Hey there, time traveller!
This article was published 12/3/2014 (809 days ago), so information in it may no longer be current.
It's been interesting watching (and hearing, sometimes directly and loudly) the strong reaction to the "gating" controversy that's erupted in Manitoba in recent days.
If anything, it's generated a lot of debate, awareness and attention towards the province's arrest-warrant backlog problem, police workload issues, and issues of procedural fairness for suspects in our courts and jails.
I won't belabour things by reciting various reports outlining the practice and the issues it raises.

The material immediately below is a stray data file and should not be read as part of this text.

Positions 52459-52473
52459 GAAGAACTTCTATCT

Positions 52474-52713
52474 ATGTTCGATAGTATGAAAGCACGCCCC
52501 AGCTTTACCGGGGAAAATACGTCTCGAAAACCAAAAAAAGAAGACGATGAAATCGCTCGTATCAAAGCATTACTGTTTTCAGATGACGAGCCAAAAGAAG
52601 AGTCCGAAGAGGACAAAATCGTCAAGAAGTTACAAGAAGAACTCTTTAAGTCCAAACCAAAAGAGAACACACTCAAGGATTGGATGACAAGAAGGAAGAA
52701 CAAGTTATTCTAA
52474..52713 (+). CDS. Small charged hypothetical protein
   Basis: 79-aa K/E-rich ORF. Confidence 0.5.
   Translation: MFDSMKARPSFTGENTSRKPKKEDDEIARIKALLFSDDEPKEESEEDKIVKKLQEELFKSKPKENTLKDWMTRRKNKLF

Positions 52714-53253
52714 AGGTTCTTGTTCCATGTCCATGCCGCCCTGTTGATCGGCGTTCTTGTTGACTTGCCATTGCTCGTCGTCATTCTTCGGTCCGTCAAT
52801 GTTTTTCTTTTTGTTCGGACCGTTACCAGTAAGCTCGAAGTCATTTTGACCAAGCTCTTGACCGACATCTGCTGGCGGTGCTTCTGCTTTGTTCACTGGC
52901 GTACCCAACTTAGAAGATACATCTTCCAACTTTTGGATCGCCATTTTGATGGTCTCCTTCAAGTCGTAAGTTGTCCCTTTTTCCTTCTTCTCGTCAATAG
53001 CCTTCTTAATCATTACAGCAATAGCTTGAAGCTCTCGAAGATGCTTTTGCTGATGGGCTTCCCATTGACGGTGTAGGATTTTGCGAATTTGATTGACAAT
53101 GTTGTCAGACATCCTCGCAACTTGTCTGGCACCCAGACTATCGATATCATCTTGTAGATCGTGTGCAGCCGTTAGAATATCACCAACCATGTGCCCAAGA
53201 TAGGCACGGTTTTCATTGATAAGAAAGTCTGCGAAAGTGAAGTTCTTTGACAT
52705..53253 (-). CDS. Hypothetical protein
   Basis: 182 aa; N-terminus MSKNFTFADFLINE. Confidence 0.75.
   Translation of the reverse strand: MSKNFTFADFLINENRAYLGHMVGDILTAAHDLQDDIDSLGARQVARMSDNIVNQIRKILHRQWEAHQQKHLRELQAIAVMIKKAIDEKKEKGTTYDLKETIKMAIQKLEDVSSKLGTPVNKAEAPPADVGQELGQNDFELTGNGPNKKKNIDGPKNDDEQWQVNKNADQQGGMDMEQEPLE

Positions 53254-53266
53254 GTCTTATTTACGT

Others, like former WPS Sgt. James Jewell also have strong opinions on the subject.
A veteran Winnipeg lawyer emailed me yesterday to alert me to what may be the first published legal decision in Canada that references 'gating' as a practice.
Not one carried out by police, mind you, but by the National Parole Board, of all entities.
It's interesting to me that the term exists in law.
Here's the 1983 Ontario Court of Appeal decision on 'gating,' for the record (and the court found the practice out of bounds, BTW.)